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PNS Daily Newscast - September 25, 2018 


The list of accusers against Supreme Court nominee Brett Kavanaugh continues to swell. Also on the Tuesday rundown: Hurricane Florence SNAPs North Carolina to attention on the importance of food benefits; plus a new report says young parents need better supports.

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National Climate Assessment Report No. 3 – VA Health Impacted

PHOTO: A microscopic view of pollen. The third National Climate Assessment released today shows that longer growing seasons associated with climate change mean Virginians have been affected by more allergens. Photo credit: NOAA
PHOTO: A microscopic view of pollen. The third National Climate Assessment released today shows that longer growing seasons associated with climate change mean Virginians have been affected by more allergens. Photo credit: NOAA
May 6, 2014

FAIRFAX, Va. - It's still here, and it's still happening faster than it should be, with implications for Virginians' health and the economy. Climate change in the United States is described in the third National Climate Assessment released today, offering data and advice. From altered snowpack levels to new agricultural pests, the effects are being seen and felt now, it says.

Mona Sarfaty, director at the Center for Climate Change Communication at George Mason University, says the changes affect everyone and can be dangerous to people with respiratory issues.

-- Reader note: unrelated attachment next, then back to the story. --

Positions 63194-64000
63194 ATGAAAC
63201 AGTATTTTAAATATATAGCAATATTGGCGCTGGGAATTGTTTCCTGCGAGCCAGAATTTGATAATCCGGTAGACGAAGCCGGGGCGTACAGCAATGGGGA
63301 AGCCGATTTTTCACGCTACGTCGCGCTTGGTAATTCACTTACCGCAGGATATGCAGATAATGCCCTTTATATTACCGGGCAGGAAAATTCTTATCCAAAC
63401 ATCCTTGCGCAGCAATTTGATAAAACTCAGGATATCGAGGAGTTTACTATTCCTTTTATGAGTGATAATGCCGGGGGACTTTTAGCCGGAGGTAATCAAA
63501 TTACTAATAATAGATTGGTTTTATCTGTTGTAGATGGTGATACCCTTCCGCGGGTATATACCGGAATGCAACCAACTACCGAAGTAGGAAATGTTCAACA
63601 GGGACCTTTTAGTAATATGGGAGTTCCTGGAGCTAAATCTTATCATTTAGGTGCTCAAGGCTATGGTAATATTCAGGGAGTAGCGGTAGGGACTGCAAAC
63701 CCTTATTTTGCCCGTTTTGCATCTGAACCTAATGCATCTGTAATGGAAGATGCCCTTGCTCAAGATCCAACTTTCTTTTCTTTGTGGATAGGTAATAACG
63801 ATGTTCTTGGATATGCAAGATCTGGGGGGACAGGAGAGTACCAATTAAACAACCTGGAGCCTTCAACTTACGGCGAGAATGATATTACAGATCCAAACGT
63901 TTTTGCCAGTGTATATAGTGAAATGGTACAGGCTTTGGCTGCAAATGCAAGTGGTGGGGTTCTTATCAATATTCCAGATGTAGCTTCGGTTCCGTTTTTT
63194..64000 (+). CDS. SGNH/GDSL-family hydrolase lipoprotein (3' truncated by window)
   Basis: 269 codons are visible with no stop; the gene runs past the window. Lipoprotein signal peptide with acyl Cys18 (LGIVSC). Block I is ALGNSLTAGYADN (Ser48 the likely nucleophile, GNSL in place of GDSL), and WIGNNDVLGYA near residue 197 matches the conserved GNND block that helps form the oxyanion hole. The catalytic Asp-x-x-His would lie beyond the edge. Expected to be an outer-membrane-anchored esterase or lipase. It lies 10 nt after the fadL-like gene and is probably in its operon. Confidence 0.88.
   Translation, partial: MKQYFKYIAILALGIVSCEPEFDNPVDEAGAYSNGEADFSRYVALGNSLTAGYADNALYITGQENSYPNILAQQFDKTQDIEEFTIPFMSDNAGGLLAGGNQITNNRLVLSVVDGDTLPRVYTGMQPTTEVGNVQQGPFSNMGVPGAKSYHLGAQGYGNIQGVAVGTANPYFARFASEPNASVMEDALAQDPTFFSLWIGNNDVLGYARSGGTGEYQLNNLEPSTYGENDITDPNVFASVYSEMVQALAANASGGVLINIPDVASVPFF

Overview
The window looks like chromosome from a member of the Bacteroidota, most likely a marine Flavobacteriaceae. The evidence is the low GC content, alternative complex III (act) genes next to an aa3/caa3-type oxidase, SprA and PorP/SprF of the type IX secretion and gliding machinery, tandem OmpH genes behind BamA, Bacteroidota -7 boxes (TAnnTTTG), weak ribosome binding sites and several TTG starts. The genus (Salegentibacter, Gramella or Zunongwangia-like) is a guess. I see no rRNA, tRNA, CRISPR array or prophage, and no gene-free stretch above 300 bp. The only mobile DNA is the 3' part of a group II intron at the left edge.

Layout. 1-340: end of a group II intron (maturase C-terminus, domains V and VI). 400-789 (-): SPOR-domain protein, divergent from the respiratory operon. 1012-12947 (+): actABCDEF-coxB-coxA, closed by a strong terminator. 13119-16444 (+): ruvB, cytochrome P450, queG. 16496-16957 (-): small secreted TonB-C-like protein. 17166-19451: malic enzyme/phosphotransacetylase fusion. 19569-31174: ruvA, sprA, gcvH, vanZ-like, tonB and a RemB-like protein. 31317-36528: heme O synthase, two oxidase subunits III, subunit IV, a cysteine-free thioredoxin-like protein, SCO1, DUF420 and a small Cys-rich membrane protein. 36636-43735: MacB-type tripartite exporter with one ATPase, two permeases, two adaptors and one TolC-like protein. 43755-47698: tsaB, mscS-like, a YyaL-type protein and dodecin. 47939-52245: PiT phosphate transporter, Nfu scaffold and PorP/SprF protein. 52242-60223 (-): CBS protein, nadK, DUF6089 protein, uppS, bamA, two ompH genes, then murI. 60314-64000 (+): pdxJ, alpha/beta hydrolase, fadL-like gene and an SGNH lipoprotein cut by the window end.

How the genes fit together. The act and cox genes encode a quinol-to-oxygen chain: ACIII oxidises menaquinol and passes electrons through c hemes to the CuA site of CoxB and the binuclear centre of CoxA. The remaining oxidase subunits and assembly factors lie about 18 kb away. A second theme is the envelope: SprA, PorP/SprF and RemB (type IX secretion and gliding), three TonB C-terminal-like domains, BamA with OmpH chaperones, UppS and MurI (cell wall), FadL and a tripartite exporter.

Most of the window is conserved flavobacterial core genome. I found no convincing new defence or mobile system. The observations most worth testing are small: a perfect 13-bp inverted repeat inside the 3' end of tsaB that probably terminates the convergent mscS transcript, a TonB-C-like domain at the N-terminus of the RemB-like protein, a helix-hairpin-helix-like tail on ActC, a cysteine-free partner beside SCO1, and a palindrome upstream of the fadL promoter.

"With the longer growing season, we have longer exposure to pollen, and with heavier rains and coastal flooding, we get more areas where people are exposed to mold," Sarfaty says.

The assessment comes from a federal advisory committee, the National Climate Assessment and Development Advisory Committee at the U.S. Global Change Research Program. It was reviewed by the National Academy of Sciences, as well as the public.

The report confirms that the average temperature in the U.S. has increased by about 1.5 degrees Fahrenheit since 1895, and 80 percent of that increase has happened in the past three decades.

Kim Knowlton, a senior scientist at the Natural Resources Defense Council, is a co-author of the report's chapter on human health. She describes how serious climate change can be for people's well-being.

"The health concerns that are really coming out of the evidence that the report brought together are (that) extreme heat and heat waves already are increasing and are going to continue to increase into the future," Knowlton says.

More needs to be done immediately to reduce pollution associated with accelerating climate change, she urges.

The report will be issued at 8 a.m., May 6, at www.globalchange.gov.

Deborah Courson Smith/Deb Courson Smith, Public News Service - VA